Drink-related violence has dropped dramatically in Hartlepool – but high-profile incidents show more needs to be done

VIOLENCE PROBLEMS: A man being arrested on Church Street.
VIOLENCE PROBLEMS: A man being arrested on Church Street.

POLICE figures show that drink-related violence has dramatically dropped in Hartlepool in recent years - but there is still room for improvement after high-profile incidents over the summer.

Inspector Carl Peters from Cleveland Police told the committee that violence was at a peak in 2006, with 599 incidents recorded in Hartlepool town centre.

That dropped to 230 in 2012/13, and from April 1 last year to March 31 this year, 198 drink-related violence against the person incidents were recorded in the town centre.

It was acknowledged, however, that there are far fewer people in the pubs now than there were a decade ago.

The figures only relate to the streets around Hartlepool’s drinking areas, mainly Church Street and Victoria Road, and focus on violence against the person between 9pm-6am.

They do not include other crimes such as mobile phone thefts or criminal damage.

Insp Peters said: “The figures have fallen, however as the years have gone on that reduction has been slowing and it appears to be bottoming out.

“We would predict a slight increase in the figures next year judging by the incidents recorded in the first part of this financial year.

“You will be aware there have been a number of incidents over the summer, with eight cases of violence where victims needed significant hospital treatment.

“Two of those occurred after 4am, one of which was a tragic death of a gentleman by the name of Mark Dixon.

“Six of the incidents occurred after 2am. Although violent crime hasn’t risen of any note, it is clear that the violent crime occurs very late at night.”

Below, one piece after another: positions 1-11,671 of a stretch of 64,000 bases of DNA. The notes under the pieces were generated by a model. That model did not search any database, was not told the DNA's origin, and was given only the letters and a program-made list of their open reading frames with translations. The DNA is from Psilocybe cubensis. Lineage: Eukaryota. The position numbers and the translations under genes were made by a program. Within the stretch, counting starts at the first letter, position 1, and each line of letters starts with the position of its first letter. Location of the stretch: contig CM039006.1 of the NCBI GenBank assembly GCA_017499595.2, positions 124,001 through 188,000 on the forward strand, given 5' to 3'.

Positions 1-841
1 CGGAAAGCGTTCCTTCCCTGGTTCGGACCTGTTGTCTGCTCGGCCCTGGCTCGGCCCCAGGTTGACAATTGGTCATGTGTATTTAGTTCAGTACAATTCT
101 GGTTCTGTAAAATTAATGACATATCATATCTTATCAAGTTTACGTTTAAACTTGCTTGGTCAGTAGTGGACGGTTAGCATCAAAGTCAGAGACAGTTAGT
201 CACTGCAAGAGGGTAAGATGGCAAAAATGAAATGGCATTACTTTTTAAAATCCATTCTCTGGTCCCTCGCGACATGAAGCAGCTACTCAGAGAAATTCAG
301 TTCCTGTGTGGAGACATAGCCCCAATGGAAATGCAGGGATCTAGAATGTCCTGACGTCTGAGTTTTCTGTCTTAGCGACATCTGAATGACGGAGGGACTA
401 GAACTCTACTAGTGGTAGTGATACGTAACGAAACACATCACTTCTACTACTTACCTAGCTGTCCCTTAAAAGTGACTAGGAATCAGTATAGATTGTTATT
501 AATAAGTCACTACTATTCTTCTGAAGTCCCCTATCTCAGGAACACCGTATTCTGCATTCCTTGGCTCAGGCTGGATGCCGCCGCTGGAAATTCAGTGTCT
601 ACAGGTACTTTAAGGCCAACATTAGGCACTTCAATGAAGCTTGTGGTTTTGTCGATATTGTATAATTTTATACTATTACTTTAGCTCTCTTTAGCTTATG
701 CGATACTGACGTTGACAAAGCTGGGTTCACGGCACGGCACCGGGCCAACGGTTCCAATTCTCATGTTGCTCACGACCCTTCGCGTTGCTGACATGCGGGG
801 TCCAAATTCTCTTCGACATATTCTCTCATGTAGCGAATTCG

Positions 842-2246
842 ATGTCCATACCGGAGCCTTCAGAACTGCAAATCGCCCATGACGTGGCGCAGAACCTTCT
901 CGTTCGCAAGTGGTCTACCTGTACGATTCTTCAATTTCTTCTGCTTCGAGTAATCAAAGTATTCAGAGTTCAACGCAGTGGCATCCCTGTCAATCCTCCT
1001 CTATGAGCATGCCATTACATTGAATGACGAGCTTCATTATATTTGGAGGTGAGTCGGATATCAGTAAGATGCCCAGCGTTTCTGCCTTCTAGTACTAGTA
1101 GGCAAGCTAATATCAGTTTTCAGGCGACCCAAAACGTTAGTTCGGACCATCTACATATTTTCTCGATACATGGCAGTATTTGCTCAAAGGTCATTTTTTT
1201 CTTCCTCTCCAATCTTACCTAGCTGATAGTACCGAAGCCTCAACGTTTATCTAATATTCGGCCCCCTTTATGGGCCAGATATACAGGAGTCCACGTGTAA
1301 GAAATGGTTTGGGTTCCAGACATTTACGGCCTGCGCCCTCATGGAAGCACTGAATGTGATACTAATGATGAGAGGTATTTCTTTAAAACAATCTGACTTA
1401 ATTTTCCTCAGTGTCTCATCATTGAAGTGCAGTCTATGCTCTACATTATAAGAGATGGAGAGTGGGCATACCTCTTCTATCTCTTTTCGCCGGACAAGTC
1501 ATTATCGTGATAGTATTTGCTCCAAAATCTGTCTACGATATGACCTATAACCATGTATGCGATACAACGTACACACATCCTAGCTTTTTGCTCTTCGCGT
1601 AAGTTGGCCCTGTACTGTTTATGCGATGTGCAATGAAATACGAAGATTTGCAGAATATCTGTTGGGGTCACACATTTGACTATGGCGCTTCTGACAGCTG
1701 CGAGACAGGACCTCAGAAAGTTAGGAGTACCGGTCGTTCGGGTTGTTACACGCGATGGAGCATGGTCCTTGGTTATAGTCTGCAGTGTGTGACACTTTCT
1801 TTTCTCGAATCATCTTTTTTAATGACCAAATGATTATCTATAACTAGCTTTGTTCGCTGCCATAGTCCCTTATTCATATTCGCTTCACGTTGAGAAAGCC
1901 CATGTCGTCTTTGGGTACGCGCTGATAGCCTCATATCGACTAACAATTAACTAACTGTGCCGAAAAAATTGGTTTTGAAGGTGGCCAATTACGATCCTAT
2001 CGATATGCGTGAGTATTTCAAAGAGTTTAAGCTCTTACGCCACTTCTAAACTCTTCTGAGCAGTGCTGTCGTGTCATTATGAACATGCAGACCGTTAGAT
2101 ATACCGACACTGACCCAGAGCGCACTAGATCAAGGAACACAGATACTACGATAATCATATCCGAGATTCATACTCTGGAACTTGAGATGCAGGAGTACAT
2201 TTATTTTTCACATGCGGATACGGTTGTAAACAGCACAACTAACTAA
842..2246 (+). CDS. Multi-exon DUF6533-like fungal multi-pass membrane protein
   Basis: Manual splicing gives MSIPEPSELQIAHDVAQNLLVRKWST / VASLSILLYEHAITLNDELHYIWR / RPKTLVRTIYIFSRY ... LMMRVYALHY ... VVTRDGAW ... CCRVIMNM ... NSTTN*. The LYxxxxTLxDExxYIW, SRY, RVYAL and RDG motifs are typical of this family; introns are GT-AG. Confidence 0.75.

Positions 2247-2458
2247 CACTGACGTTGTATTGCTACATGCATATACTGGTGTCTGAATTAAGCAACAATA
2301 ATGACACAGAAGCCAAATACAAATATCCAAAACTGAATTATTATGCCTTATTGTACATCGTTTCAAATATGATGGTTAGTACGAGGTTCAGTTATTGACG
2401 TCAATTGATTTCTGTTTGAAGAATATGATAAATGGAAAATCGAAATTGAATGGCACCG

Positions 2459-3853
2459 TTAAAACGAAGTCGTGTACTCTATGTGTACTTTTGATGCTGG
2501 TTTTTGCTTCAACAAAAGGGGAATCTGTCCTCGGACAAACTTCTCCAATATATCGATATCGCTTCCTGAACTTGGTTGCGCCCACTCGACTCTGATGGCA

Councillor Peter Jackson praised the various agencies for playing a part in bringing the figures down, but expressed concerns that police cuts would see fewer officers on duty around the town’s drinking hotspots.

Sgt Paul Higgins replied: “It is more difficult now to get officers out onto the town than it used to be.

“When the shift changes, they are often busy on the early part of the shift. The nightshift who go on at 10pm often have to deal with jobs from the earlier part of the day. But we are looking at ways of getting more people out sooner, as we recognise that early intervention is important.”

When asked if the police would welcome the introduction of an EMRO, Insp Peters replied: “Yes. But we understand the difficulties and complications in obtaining an EMRO, so it is ultimately a decision for the council.”

Licensing chief Ian Harrison said the drop in figures would make any calls for an EMRO more difficult to be a success.

Home Office guidelines say any local authority asking for an EMRO to be brought in would need to have significant concerns about “the prevention of crime and disorder, public safety, the prevention of public nuisance and the prevention of children from harm”.

Mr Harrison said: “Any legal challenge against us asking for an EMRO would have a very good chance of succeeding because of the drop in figures. There is a hostile drinks industry out there, including brewers and pub chains, who could bring a judicial review.

“They would use the 70 per cent drop in violent crime against the person to say the later licenses had worked.”